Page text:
You’re trying to sell a Connecticut house that just won’t sell?
And yet – the news says the real estate market is hot. The media is practically shouting again about multiple offers, high demand, and record-setting over asking prices. The Connecticut market is booming everyone is selling their house except you.
So where’s your contract? Where are your buyers? And when you find them why do they keep walking away?
These tips could be just what you need to help you sell your Connecticut home.
Why won’t my house sell in Connecticut? – 6 Tips To Cure It
1) Get good help.
Just like before, there are novice agents and investors rushing into the booming market trumpeting that they know what they’re doing. They go on Zillow, Refin and get an estimate. Then they go to a realtor they find on the exact same website or off a Facebook Ad and they sit back waiting for the offers to come in.
But they don’t get any offers. They’re getting hit hard with the nuances of financing, deal structure, and evaluation. Seriously, chances are good that real estate is your biggest investment – don’t trust just anyone’s advice. If you want great results, partner with the pros not some guy that is spending thousands of dollars on Advertising to find suckers. If they are paying that much for Ads chances are they will get it out of the commission you pay them.
2) Don’t make too many improvements.
Too often we see over-improved properties – those where the owners have gone too far. Even with the best of intentions, exceptional craftsmanship and true artistic talent, it’s incredibly challenging to exceed what the market is paying.
I had the good fortune to meet a lot of wonderful expert craftsmen and tour their houses. I met an Italian gentlemen in his 90s. He came over here from Italy in the 1950s and settled in Rocky Hill. He built this beautiful split level home with his own two hands. Brick exterior, Tuscan tiling through out the house. A stone fireplace that looked like it would last for centuries. But he wanted a lot of money for the house. More than the market around him could bare. As beautiful as the house was the neighborhood was a typical suburban street where houses were going for about $450,000. He wasn’t going to to get $2 million dollars for it.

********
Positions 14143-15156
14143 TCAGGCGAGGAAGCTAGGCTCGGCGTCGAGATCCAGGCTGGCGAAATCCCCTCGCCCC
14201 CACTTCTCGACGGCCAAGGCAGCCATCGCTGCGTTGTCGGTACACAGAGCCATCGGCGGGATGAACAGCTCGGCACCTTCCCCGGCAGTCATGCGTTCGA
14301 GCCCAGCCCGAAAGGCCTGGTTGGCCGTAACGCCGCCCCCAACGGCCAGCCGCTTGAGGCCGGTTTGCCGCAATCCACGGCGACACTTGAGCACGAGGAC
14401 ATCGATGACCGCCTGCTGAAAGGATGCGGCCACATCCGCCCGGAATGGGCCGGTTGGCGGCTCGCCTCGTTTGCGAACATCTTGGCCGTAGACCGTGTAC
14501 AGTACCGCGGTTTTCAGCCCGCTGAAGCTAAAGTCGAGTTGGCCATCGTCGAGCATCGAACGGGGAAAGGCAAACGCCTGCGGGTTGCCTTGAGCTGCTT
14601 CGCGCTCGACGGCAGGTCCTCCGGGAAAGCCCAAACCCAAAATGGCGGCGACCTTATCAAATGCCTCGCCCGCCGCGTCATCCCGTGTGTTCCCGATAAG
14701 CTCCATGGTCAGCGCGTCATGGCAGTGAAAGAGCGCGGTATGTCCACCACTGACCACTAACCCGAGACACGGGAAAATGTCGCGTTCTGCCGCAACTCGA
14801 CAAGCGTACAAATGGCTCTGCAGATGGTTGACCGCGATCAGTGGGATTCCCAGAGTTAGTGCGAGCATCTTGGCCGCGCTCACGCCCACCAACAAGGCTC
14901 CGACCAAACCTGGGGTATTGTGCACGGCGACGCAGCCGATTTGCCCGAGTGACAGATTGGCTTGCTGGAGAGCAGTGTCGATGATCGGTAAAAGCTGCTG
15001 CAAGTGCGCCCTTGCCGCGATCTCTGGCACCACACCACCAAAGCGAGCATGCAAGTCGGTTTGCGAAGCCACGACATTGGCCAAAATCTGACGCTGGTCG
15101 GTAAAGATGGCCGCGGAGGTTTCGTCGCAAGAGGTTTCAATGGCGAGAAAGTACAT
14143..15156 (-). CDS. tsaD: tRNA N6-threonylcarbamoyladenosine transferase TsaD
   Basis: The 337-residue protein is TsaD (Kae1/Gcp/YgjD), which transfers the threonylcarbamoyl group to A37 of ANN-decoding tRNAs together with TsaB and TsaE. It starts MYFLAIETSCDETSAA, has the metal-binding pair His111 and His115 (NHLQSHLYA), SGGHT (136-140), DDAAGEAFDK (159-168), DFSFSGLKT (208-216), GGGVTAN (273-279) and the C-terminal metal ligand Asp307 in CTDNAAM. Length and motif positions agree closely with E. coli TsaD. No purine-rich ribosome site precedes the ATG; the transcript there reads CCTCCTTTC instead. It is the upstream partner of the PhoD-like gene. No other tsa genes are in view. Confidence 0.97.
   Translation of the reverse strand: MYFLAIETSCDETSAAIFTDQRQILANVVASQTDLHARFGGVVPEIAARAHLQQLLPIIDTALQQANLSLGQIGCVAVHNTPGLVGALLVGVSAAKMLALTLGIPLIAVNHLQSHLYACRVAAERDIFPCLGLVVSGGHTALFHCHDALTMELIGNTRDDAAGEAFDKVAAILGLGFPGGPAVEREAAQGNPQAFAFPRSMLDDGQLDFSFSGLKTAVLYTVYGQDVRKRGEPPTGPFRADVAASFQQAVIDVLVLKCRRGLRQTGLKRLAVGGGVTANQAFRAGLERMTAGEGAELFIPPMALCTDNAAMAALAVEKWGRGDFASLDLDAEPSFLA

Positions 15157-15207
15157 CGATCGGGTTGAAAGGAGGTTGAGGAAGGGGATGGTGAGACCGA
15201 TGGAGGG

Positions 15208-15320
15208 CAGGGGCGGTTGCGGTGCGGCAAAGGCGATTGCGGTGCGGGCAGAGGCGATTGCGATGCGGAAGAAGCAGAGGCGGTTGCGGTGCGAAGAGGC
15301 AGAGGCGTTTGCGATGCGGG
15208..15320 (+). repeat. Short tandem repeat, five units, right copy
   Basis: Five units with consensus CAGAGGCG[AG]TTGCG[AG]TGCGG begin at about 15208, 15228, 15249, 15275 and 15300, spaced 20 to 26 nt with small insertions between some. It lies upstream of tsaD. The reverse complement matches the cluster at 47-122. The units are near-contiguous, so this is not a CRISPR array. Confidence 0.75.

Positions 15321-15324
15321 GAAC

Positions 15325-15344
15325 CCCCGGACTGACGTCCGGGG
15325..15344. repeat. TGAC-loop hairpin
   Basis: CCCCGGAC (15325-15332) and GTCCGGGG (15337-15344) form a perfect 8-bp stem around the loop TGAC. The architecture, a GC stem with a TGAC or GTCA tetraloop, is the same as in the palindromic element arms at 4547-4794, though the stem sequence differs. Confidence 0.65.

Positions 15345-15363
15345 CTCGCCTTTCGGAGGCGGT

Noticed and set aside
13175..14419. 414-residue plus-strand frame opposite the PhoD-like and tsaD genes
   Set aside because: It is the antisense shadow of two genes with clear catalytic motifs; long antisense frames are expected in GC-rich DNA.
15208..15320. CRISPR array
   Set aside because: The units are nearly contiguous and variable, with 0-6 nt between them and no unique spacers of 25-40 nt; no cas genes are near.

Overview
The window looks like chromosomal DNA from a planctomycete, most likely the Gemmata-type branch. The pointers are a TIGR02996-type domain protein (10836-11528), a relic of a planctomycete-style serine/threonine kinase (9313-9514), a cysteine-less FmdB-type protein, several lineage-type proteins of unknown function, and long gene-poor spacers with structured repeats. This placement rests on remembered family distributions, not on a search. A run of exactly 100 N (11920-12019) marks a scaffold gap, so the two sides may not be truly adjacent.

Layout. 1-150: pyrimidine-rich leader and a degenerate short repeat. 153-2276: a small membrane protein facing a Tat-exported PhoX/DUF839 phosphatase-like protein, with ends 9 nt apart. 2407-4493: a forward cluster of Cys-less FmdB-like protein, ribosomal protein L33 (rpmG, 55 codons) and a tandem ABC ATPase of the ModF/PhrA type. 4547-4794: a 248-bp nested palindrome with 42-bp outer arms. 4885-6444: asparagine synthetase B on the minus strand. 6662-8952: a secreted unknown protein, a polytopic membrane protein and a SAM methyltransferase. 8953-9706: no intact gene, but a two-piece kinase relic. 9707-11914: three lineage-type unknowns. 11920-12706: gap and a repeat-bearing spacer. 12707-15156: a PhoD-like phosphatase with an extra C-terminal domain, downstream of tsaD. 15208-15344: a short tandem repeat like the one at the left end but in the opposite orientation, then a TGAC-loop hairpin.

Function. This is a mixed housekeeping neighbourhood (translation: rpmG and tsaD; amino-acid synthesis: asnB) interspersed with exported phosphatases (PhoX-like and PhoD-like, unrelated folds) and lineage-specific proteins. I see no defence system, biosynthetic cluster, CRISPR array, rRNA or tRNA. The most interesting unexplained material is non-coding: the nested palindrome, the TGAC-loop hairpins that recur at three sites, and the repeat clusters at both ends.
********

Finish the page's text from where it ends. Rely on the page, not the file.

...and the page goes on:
Most buyers want to add their own custom touches that expresses their personality. But your buyers aren’t you they have their own personality and you will alienate a lot of buyers lowering your chances to sell. Get rid of all the clutter and think “neutral”.
3) Do make necessary improvements.
Unfixed stuff scares buyers. Show that you’ve been a responsible property owner and get all the little details fixed. Nothing is worse than when a buyer steps out of their car and sees an unmowed lawn, junk in the driveway, green stuff growing on the siding. It means the owner isn’t taking care of the house and if they aren’t taking care of the small stuff chances are the big stuff are going to be problems.
Don’t leave gaps in the trim or plates off of the switches. Get it inspected by a professional home inspector, and show off the healthy home report. Most sellers wait until the buyer gets an inspection report and they get shocked by all the things that have to get fixed. Get your own report before you eve consider selling it so you are prepared to put it on the market.
Then fix what you think is reasonable. This goes a long way towards establishing confidence that buyers are making a good purchase.
4) Style and design matters.
Curb appeal is as important as the inside – so don’t neglect one part of the property to improve the other. Give buyers a cohesive impression of great style. Paint the walls, update the landscaping, and most of all – keep it immaculately clean. Consider hiring a professional designer to help tastefully stage the property. Or have them stage it virtually. Virtual staging is a cheap option and they can stage the same room several different ways. So you get the best of both worlds. An empty house for buyers to image what it would look like with their design and several options that they wouldn’t have thought of.
5) Pricing matters a lot.
If you’re getting a lot of showings but not a lot of offers, you might not be too far off in price.
With the high interest rates these days buyers are walking away from houses they would have put in offers on last year at the same price. Buyers budgets are tight with high inflation these days. the high gas prices, winter around the corner and looming budget cuts and layoffs heading into next year, there are very few buyers and the ones that are still in the market know it and are controlling prices.
If your best efforts to advertise your property aren’t making the phone ring, you’re probably overpriced. You will have to consider cutting your prices.
6) Every property will sell – sometime.
There’s no magic formula – but there’s no substitute for experience.
If you need to sell a house near Connecticut, we can help you. We buy Connecticut houses.
We buy properties like yours from people who need to sell fast. Before the market takes a down turn consider a fast cash offer from us.